Vermont Floods Show Limits of America’s Efforts to Adapt to Climate Change


This week’s flooding in Vermont, which brought heavy rains to destroy far from rivers or coasts, is a testament to the dire nature of the weather: floods can happen anywhere, without warning.

And the United States, experts warn, is nowhere near ready for that threat.

The idea that wherever it rains, it can flood, is not new. But rising temperatures add to the problem: It allows the air to retain more moisture, leading to heavy and sudden rains, seemingly out of nowhere. And the consequences of this change are huge.

Rachel Cleetus, director of climate and energy policy at the Union of Concerned Scientists said: “It’s very difficult to come to terms with the current situation. “It’s everywhere, all the time.”

The federal government is already struggling to prepare Americans for flooding, providing funding for storm drains and pumps, building levees and seawalls and levees and other critical infrastructure. As the seas rise and storms intensify, the flood-prone areas of the country – places like New Orleans, Miami, Houston, Charleston or the New York City area – can use up the entire government budget to cope with the weather, without solving the problem for any of the they.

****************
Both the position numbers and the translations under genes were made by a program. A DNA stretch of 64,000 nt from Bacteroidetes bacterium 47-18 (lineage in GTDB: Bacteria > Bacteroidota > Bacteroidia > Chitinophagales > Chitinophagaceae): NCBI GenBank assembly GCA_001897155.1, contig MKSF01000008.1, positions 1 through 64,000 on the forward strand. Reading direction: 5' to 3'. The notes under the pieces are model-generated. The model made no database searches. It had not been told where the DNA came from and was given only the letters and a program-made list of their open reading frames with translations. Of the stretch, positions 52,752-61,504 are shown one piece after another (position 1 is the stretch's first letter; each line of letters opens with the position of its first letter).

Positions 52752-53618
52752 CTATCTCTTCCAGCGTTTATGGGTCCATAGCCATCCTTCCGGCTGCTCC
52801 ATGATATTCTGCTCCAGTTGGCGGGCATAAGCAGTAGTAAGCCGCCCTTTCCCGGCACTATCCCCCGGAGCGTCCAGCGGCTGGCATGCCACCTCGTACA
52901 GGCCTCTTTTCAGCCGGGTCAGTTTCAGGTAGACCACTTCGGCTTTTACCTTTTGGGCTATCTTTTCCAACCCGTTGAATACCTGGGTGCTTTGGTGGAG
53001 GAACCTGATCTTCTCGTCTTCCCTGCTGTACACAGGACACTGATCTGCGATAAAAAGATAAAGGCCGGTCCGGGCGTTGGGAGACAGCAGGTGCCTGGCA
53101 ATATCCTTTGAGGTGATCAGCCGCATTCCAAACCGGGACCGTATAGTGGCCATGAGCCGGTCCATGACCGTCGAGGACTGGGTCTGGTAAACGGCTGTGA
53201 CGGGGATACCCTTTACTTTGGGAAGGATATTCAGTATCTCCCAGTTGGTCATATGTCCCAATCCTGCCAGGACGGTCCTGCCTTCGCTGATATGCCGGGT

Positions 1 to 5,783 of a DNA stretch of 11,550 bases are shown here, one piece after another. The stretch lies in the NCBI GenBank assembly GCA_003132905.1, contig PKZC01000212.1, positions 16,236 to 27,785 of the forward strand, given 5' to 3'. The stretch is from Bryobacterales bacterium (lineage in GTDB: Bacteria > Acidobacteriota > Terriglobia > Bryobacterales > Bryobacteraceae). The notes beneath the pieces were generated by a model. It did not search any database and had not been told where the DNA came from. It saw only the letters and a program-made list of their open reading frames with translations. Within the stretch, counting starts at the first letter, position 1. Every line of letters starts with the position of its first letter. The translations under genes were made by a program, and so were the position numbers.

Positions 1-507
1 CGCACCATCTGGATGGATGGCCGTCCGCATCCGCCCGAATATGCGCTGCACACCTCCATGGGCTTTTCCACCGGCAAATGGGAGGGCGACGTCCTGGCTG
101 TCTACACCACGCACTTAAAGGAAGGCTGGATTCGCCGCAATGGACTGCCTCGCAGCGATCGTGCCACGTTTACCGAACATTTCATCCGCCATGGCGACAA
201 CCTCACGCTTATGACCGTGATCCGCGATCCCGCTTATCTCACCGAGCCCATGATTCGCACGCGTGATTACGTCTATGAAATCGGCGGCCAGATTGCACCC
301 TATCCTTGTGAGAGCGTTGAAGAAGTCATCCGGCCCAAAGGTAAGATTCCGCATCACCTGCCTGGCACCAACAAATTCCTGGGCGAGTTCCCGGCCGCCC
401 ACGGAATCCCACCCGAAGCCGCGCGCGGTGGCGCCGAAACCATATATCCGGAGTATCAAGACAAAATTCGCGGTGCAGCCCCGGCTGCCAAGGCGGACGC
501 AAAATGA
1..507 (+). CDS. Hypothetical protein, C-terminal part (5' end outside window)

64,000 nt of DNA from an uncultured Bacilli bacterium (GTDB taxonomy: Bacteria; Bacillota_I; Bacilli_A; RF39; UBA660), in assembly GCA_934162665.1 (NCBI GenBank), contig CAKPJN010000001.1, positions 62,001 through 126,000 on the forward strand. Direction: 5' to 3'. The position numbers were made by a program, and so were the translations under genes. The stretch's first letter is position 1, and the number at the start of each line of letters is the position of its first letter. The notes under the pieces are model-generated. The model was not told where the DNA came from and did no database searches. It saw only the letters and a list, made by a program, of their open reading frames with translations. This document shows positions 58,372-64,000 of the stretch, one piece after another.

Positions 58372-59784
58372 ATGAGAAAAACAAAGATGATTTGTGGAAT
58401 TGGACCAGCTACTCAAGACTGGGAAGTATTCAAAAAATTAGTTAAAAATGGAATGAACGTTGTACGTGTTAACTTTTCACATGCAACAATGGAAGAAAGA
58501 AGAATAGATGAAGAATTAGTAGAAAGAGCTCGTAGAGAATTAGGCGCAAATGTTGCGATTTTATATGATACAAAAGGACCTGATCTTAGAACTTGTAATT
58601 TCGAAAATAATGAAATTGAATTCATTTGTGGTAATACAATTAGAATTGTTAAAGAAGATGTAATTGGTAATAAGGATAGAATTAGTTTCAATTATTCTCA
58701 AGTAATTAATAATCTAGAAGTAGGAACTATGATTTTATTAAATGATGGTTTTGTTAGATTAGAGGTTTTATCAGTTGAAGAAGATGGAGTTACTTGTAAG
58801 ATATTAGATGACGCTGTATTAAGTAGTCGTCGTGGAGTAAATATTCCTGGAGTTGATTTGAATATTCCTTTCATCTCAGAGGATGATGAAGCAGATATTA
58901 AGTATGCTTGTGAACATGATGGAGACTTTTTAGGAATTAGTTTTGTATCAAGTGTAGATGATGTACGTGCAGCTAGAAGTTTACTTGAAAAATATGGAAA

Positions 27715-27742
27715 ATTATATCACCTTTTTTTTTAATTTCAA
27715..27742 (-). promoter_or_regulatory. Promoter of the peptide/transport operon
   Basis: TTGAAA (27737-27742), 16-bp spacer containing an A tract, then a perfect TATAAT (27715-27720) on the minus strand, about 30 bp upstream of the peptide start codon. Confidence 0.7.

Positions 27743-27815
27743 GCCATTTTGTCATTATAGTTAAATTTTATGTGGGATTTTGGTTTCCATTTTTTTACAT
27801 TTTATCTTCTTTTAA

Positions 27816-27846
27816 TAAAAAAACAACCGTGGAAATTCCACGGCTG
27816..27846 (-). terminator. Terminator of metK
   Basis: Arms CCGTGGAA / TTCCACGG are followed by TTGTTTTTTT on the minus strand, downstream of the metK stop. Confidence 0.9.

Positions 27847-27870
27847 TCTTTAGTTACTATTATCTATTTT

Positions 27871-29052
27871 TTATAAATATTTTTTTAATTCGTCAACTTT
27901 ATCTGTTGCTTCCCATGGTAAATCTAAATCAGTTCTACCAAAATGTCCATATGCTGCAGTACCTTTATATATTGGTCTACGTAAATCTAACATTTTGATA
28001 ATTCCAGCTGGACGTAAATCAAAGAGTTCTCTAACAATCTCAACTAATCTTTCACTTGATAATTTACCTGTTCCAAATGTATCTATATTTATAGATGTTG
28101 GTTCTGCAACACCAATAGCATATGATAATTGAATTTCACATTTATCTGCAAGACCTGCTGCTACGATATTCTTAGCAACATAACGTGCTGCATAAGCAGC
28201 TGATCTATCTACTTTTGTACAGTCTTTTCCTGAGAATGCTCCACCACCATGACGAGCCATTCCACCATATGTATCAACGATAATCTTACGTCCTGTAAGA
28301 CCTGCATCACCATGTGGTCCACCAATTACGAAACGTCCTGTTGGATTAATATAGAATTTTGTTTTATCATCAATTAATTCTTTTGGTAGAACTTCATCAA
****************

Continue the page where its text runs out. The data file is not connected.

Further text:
Federal flood maps, which governments use as a guide to determine where to build buildings and infrastructure, need to be updated regularly. But they often fail to take the full risk – due to lack of resources, and sometimes pushback from local authorities who do not want new limits on development.

And as the flooding in Vermont shows, the state can’t focus its resilience on predictable areas, near beaches or rivers.

But the world needs a everything, nowa national watershed that can help inform homeowners, communities and the government about the dangers of heavy rains.

In Vermont, the actual number of homes at risk of flooding that’s three times higher than what flood maps show, according to data from the First Street Foundation, a New York-based nonprofit research group.